To reinforce the learning experience and provide formative feedback, the instructor should assign Homework Assignment 1 to the students, which requires students to submit their VC Cards for assessment and feedback. This formative assessment will provide scaffolding to the students to stay on pace with making the cards and using them to study. Explain the expectations of the assignment and outline the acceptable ways in which students could submit their completed work. Consider the appropriate amount of time students need to create the VC Flash Cards on the term list.

The original lesson plan allowed for one week to complete the first assignment. Use the course learning management system to aid in deadline reminders and submission of Homework Assignment 1. Because this is a formative assessment, consider grading this assignment as credit/no credit, but if the instructor has the time and resources, they should check the VC cards for accuracy and misconceptions. Instructors can also note common errors or misconceptions and bring them up to the class in subsequent class periods. Students were allowed to either submit the physical VC Flash Cards for completion credit or submit images of their completed cards. Note that students were not allowed to create completely digital flash cards. This was a choice by the researchers to ensure students had visual cues to promote interleaving and spaced practice on the cards. In future units, when proper study strategies may be established, instructors could consider allowing students to complete their flash cards via a digital tool (e.g., Anki or Quizlet). However, this lesson plan asked students to create physical flash cards, and the results are specific to this mode of creation. Upon receiving the submissions, the instructor should dedicate the appropriate time needed to review the students' VC Flash Cards. Provide corrective feedback to students on their VC Cards such as noting incorrect or incomplete definitions, or positive reinforcement when students create exemplar cards.

Subsequent Class Sessions

In the following class sessions, continue with the regular content delivery, employing various teaching methods as related to the course. It can be helpful to remind the students about the VC Flash Card assignment and emphasize the terms they should be adding to their VC cards. By doing so, instructors can reinforce the concepts covered and encourage active engagement with the flash cards and promote interleaved and spaced practice. Instructors can also include review questions pertaining to previously covered content. This will allow students to gauge if the study strategies are preparing them for the upcoming summative assessment.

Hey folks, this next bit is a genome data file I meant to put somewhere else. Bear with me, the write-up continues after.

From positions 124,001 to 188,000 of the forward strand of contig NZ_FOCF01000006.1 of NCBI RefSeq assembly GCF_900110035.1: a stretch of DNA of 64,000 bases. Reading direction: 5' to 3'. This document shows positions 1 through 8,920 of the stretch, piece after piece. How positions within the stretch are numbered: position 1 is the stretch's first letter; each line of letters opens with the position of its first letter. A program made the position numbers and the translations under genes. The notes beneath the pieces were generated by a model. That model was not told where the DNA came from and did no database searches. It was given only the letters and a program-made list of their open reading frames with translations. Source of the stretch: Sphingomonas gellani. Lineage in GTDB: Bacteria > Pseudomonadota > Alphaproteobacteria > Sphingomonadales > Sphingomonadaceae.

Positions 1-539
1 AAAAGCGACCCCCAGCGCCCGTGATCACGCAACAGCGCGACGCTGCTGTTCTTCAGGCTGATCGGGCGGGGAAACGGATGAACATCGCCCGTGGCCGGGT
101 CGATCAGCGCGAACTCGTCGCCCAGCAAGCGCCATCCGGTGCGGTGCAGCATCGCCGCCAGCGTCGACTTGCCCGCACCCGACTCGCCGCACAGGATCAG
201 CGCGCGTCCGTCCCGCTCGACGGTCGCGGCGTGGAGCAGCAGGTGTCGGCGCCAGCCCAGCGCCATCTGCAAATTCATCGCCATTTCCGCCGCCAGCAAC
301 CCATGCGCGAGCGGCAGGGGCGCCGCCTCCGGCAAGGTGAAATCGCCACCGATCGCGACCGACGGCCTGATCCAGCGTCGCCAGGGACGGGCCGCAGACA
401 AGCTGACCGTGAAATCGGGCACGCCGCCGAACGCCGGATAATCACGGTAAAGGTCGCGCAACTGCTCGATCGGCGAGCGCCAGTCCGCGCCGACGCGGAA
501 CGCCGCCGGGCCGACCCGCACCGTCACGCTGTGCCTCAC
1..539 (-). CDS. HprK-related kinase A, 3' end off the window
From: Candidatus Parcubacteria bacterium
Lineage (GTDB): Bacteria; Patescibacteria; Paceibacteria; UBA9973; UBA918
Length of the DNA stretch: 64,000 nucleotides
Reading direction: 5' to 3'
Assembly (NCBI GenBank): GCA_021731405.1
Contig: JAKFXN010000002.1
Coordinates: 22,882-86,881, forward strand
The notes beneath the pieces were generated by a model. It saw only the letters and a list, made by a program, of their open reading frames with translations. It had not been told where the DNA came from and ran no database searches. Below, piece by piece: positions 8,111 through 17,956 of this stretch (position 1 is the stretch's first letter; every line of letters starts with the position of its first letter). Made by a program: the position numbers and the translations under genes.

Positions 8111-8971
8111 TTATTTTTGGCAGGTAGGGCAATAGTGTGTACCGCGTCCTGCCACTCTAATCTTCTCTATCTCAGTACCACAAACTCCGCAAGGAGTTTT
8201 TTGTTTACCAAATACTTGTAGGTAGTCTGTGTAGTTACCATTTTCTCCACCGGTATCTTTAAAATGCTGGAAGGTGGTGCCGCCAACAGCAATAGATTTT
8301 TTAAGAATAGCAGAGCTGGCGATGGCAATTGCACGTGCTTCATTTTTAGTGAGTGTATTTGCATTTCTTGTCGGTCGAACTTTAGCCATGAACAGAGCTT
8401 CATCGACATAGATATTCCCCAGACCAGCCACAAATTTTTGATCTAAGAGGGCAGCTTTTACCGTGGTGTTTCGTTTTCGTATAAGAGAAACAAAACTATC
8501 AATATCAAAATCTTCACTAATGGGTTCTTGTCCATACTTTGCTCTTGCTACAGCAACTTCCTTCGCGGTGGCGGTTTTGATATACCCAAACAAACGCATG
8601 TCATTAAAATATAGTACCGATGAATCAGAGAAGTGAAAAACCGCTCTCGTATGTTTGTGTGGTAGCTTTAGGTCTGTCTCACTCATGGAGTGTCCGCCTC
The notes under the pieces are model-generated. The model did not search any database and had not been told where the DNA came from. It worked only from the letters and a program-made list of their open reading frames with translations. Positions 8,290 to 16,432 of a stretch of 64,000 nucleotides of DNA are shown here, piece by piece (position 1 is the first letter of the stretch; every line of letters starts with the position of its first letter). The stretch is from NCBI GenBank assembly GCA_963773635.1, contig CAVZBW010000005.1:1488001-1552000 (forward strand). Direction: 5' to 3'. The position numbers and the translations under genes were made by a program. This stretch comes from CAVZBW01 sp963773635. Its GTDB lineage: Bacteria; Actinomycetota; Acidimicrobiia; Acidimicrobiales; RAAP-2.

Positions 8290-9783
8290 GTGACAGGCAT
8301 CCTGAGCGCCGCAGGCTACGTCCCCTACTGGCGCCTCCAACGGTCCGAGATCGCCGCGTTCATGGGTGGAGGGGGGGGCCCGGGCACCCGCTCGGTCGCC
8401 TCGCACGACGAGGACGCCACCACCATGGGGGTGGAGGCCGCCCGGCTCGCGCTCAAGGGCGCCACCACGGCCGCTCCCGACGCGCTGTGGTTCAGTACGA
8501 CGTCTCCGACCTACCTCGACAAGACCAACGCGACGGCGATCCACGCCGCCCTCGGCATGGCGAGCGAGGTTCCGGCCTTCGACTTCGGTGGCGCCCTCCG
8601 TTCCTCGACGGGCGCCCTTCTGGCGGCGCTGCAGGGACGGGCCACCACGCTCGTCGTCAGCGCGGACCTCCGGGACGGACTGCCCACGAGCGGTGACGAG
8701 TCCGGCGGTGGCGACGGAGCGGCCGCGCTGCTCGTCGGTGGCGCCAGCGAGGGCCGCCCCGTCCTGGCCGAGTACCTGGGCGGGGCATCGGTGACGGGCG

Assign subsequent homework assignments throughout the unit. In the original lesson four-week lesson plan, there were two “check point” homework assignments. Modify the number of homework assignments based on the length of the unit, keeping in mind that these formative assessments will keep students on track making the cards and using them to study.

Unit Assessment

To gauge the students' comprehension and mastery of the learning objectives for the unit, use the appropriate summative assessment. Be sure that the summative assessment aligns with learning objectives and activities of the course and consider adding specific assessment items that were covered in the homework assignments. In the original lesson plan several multiple-choice recall questions were included over the VC Flash Card term lists. By incorporating relevant questions related to the VC Flash Cards, instructors can evaluate the students' progress and measure their achievement in the unit.

In subsequent units, instructors can consider using the above format on the new content, or if students were successful, consider removing some scaffolding and allowing students more autonomy. For example, the instructor could inform the students that there will not be formative homework assignments, but students who benefited from the format should try to maintain this routine. In addition, instructors could not provide students with term lists, but demonstrate how students could make their own term lists from their notes.

Common Challenges